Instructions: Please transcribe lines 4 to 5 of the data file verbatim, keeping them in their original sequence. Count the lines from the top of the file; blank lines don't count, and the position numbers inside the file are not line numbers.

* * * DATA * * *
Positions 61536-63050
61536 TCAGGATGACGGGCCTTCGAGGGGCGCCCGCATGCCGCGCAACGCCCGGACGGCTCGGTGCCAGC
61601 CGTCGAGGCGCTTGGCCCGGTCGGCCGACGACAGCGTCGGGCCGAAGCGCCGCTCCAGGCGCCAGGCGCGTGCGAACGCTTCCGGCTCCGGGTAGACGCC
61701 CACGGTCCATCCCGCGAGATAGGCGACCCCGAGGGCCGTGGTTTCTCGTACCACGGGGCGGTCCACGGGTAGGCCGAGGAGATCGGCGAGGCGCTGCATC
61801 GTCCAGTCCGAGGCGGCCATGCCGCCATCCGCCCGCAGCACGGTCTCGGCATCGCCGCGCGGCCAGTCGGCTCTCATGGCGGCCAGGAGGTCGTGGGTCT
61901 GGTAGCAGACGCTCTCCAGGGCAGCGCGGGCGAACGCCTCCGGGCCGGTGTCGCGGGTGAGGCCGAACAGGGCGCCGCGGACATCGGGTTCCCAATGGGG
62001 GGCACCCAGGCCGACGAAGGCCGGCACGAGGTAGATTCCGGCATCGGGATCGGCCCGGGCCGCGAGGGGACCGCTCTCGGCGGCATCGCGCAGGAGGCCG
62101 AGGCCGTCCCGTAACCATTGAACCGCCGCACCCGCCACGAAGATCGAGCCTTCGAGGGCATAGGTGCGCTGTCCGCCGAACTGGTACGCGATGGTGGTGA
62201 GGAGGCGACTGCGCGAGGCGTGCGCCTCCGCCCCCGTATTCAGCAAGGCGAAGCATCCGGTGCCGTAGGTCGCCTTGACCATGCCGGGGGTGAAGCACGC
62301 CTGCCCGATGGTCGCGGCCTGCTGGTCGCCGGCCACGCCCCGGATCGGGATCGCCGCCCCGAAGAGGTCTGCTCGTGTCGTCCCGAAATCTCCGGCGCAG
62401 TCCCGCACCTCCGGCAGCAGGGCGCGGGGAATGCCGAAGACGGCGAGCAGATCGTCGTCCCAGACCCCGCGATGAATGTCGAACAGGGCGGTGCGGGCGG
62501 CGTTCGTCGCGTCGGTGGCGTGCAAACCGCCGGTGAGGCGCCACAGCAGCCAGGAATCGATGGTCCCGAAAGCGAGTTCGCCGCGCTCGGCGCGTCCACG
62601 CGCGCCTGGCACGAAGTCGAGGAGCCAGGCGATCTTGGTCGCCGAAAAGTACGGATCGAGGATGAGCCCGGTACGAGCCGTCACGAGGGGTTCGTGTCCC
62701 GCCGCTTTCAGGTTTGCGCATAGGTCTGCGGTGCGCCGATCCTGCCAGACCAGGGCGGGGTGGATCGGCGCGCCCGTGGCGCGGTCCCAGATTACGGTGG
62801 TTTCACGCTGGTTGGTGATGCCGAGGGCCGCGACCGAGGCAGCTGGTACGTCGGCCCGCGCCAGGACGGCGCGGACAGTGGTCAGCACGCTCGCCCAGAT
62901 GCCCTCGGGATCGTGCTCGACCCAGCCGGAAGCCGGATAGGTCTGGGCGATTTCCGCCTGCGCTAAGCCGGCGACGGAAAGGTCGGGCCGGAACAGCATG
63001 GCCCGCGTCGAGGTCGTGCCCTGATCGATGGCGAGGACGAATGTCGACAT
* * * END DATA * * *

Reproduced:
61701 CACGGTCCATCCCGCGAGATAGGCGACCCCGAGGGCCGTGGTTTCTCGTACCACGGGGCGGTCCACGGGTAGGCCGAGGAGATCGGCGAGGCGCTGCATC
61801 GTCCAGTCCGAGGCGGCCATGCCGCCATCCGCCCGCAGCACGGTCTCGGCATCGCCGCGCGGCCAGTCGGCTCTCATGGCGGCCAGGAGGTCGTGGGTCT